Gary Johnson was to the Republicans in Florida in 2012 what Ralph Nader was to the Democrats in 2000, only more so. Johnson's .5% showing came mostly from the Romney side, or perhaps from voters who would not have voted at all otherwise. The margin of victory in just called Florida for Obama, is .72% as of this writing, but they are still counting the 200,000 absentee ballots, more than the President's margin of victory, and it is increasing.
In other Florida news, the Senate race and nine of 27 Congressional races , including that of bulldog Alan Grayson, went to the Democrats, in many cases, decidedly so. Republican "rabid dog" Incumbent Alan West is challenging the results, but with a .8% loss to Patrick Murphy, it's highly unlikely he will prevail, so it will be a Republican repudiation of Republicans in this traditionally deep south state. The Republicans hold on what Jon Stewart of the Daily show called the "Confederate States" is slipping badly, with Virginia gone over to the President, and even Romney's North Carolina win of only 2.2%.
Why is the old south slipping so badly away from Republicans? Well, for one thing, it is old, and getting older, or at least their base of old, white men is.
For another thing, the population is becoming more and more Hispanic. Hispanics accounted for half the population growth of the country:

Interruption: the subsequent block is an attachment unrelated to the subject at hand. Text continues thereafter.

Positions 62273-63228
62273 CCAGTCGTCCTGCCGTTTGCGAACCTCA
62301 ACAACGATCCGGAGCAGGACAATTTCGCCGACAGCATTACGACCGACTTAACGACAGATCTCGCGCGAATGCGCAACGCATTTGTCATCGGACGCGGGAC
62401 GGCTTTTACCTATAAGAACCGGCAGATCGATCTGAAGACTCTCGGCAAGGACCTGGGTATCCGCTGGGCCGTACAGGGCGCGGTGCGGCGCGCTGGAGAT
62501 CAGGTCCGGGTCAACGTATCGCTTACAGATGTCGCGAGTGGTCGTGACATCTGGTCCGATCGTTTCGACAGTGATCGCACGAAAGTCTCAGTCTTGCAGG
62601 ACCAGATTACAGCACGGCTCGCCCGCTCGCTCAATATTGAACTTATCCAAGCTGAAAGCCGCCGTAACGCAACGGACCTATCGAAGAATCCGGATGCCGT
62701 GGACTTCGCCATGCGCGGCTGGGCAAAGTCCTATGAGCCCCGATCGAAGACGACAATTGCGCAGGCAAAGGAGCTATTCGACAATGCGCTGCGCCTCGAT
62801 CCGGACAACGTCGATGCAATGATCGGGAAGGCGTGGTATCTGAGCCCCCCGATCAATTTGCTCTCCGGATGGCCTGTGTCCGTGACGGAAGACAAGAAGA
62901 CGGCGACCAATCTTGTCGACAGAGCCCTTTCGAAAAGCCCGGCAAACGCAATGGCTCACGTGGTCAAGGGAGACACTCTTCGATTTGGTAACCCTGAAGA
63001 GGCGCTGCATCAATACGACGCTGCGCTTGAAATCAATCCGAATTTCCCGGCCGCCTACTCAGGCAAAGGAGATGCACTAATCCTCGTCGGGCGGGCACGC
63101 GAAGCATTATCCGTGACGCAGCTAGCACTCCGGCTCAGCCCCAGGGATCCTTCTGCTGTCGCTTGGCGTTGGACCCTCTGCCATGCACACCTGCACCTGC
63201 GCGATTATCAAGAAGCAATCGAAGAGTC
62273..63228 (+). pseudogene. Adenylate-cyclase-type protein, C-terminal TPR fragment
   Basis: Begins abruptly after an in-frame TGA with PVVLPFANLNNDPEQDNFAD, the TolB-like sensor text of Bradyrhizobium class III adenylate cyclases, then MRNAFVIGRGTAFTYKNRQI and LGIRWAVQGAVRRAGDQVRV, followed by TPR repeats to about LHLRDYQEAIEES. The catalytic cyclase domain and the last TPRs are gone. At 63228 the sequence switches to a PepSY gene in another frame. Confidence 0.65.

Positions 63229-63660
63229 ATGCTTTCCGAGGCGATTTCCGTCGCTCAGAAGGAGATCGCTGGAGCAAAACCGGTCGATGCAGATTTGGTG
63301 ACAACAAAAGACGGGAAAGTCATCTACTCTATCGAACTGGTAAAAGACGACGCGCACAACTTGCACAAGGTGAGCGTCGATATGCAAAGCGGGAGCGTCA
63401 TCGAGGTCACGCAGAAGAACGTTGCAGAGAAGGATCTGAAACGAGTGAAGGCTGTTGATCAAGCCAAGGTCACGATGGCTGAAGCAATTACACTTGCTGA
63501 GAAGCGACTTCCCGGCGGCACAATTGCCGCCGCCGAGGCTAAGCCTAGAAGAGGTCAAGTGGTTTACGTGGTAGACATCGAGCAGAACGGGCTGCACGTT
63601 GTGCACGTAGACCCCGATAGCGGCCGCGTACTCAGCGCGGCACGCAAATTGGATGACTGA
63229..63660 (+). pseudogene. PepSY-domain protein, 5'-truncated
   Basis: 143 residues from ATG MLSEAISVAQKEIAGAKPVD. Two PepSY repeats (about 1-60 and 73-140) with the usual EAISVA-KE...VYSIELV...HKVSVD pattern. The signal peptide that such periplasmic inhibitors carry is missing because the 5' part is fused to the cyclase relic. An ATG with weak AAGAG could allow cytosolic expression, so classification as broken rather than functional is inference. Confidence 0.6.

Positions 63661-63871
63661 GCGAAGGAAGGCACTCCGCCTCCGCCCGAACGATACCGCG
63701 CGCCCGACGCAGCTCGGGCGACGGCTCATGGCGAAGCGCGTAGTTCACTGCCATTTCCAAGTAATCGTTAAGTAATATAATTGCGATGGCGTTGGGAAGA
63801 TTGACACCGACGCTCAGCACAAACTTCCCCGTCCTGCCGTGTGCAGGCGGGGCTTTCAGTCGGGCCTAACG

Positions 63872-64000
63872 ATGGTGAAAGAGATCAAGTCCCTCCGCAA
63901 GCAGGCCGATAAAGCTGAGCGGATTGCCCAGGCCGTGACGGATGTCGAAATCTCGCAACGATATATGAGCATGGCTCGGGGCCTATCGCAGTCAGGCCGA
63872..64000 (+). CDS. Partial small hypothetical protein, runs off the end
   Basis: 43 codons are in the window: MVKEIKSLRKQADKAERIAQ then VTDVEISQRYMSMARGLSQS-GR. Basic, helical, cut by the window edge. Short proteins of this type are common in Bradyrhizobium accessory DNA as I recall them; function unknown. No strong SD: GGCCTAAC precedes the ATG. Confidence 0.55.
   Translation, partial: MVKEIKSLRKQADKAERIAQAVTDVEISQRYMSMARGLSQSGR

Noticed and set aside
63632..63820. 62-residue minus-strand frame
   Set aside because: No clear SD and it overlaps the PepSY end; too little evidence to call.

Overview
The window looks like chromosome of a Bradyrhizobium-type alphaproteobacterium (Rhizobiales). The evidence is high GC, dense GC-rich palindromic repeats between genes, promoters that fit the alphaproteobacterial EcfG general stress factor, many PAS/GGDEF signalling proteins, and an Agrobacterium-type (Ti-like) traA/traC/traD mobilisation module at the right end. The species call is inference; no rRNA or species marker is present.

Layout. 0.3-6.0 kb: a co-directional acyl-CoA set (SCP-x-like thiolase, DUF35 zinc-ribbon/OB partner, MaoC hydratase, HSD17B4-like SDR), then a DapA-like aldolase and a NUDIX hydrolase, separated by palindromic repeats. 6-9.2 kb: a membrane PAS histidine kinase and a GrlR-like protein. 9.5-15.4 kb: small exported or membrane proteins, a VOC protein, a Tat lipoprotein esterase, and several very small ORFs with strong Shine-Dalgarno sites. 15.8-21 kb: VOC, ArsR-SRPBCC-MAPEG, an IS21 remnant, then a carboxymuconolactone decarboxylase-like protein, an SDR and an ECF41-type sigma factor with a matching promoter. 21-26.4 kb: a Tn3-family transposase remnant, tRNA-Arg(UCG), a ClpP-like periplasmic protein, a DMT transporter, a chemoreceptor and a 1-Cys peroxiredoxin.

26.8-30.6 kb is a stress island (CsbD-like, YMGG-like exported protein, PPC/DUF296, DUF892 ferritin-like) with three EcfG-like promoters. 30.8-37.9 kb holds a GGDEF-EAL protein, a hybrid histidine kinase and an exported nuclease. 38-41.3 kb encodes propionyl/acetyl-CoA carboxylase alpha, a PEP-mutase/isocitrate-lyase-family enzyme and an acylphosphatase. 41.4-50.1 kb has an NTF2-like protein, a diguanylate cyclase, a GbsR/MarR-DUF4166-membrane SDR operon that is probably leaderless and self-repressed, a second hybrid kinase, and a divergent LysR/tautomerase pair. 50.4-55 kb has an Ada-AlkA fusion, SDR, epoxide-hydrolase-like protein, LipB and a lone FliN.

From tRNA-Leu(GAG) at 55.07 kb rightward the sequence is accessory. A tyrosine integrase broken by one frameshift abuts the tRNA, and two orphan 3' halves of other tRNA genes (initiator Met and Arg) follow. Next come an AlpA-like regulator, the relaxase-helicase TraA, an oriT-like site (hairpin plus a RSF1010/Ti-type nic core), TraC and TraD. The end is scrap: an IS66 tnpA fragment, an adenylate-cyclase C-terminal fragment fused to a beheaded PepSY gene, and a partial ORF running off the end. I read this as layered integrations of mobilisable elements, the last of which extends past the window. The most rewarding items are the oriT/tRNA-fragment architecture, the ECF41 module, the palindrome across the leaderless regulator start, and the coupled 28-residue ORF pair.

"The 2010 Census counted 50.5 million Hispanics in the United States. Hispanics now account for 16.3% of the total U.S. population. The nation's Latino population, which was 35.3 million in 2000, grew 43% over the decade. The Hispanic population also accounted for most of the nation's growth (56%) from 2000 to 2010."
This is a population Romney and the Arizona-inspired Republicans alienated by suggesting it was OK to check their papers without cause to believe to believe they were in the country illegally, and that even those who were, should be encouraged to "self-deport." This explains why Obama captured 71% of the Hispanic vote and Romney just 27 percent of the Hispanic vote.
If demographics are destiny, the Republicans are destined to become the minority party for some time, until the shrill and intolerant Tea Party faction itself dies off, perhaps taking the Republicans down with them.
Can the Republicans change their message and win again?
Well, anything can happen on a local level. The country is more polarized geographically than ever, resulting in a new "Civil War," says liberal former Labor Secretary Robert Reich. So yes, on a local level, you can still get elected crazies on the Right. But, as a national party, the Republicans may be finished for a long time. Alan Grayson today pointed out that the 2012 elections, coming after the demoralized elections of 2010, when only 41% of the electorate even bothered to vote, shows that progressive Democrats, if they turn out to vote, can win the elections. Turnout is the key to representational democracy, and demographics are the key to the results.